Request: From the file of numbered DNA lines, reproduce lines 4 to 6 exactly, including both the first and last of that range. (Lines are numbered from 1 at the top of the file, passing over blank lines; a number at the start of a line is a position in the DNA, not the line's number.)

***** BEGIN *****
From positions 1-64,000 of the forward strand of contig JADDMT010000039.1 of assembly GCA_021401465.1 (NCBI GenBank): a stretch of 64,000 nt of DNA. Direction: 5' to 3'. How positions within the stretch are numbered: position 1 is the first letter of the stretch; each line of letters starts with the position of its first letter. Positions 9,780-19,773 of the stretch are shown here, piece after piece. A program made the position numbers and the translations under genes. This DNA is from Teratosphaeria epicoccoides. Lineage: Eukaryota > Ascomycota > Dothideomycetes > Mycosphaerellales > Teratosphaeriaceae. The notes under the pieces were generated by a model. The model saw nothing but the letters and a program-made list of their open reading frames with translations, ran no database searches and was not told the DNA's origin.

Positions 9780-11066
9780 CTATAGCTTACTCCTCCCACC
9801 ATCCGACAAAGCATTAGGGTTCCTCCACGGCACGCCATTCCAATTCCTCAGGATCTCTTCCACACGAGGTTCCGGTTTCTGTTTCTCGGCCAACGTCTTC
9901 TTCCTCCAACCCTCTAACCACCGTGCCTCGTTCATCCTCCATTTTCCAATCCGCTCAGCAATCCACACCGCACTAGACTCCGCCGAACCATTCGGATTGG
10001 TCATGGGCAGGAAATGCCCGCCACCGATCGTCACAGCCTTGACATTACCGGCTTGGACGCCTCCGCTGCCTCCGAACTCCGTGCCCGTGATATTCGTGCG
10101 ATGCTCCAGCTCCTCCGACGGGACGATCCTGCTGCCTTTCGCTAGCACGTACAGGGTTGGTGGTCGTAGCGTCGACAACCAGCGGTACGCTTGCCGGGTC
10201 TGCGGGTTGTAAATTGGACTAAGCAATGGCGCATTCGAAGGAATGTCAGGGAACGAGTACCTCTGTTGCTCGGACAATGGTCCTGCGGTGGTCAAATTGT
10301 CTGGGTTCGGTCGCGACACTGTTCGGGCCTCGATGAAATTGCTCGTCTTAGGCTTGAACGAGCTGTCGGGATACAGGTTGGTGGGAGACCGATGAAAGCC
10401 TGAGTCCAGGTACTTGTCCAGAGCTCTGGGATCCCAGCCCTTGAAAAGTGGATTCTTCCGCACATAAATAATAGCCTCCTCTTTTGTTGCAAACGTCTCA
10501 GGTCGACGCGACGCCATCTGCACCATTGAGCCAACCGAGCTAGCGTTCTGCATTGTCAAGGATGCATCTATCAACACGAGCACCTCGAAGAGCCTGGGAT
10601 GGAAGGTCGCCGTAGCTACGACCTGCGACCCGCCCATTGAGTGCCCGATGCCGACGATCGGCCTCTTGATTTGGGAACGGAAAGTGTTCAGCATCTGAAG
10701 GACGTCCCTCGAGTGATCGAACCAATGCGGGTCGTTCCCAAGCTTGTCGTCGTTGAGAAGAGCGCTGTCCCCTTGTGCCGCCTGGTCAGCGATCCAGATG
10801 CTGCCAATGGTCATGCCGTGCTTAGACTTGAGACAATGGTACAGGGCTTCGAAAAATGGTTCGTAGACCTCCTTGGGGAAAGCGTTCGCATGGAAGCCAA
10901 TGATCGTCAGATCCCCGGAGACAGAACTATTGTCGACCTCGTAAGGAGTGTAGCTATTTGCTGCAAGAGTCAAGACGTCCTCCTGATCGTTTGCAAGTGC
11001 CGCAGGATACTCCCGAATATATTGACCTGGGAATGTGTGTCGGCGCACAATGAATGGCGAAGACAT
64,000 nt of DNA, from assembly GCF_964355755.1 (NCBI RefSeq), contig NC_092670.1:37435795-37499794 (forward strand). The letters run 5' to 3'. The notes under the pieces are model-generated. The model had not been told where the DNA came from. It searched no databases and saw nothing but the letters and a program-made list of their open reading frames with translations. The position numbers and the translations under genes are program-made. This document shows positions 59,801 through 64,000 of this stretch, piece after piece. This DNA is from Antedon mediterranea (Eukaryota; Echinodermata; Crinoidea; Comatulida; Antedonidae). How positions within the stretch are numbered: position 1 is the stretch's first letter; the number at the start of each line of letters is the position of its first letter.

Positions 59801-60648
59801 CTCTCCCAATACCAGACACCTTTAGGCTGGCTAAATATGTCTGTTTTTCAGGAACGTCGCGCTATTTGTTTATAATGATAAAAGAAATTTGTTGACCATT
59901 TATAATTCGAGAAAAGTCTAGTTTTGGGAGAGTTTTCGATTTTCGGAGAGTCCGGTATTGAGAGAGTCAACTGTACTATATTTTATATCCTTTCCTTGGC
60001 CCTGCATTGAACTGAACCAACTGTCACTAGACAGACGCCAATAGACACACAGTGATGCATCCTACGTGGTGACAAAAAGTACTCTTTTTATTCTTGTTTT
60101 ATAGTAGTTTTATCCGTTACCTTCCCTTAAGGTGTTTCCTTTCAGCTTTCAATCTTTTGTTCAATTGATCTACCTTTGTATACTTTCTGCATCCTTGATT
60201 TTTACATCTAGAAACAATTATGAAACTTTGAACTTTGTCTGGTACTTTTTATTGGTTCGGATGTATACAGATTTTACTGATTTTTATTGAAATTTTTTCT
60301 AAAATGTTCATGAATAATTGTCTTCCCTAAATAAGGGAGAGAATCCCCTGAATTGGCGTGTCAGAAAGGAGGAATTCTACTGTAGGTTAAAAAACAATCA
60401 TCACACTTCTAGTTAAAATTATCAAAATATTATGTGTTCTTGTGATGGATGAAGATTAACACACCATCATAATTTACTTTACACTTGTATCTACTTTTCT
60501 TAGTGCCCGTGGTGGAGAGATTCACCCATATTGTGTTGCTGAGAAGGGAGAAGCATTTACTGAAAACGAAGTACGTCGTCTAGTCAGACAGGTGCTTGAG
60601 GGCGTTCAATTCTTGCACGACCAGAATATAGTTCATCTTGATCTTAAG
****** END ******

9801 ATCCGACAAAGCATTAGGGTTCCTCCACGGCACGCCATTCCAATTCCTCAGGATCTCTTCCACACGAGGTTCCGGTTTCTGTTTCTCGGCCAACGTCTTC
9901 TTCCTCCAACCCTCTAACCACCGTGCCTCGTTCATCCTCCATTTTCCAATCCGCTCAGCAATCCACACCGCACTAGACTCCGCCGAACCATTCGGATTGG
10001 TCATGGGCAGGAAATGCCCGCCACCGATCGTCACAGCCTTGACATTACCGGCTTGGACGCCTCCGCTGCCTCCGAACTCCGTGCCCGTGATATTCGTGCG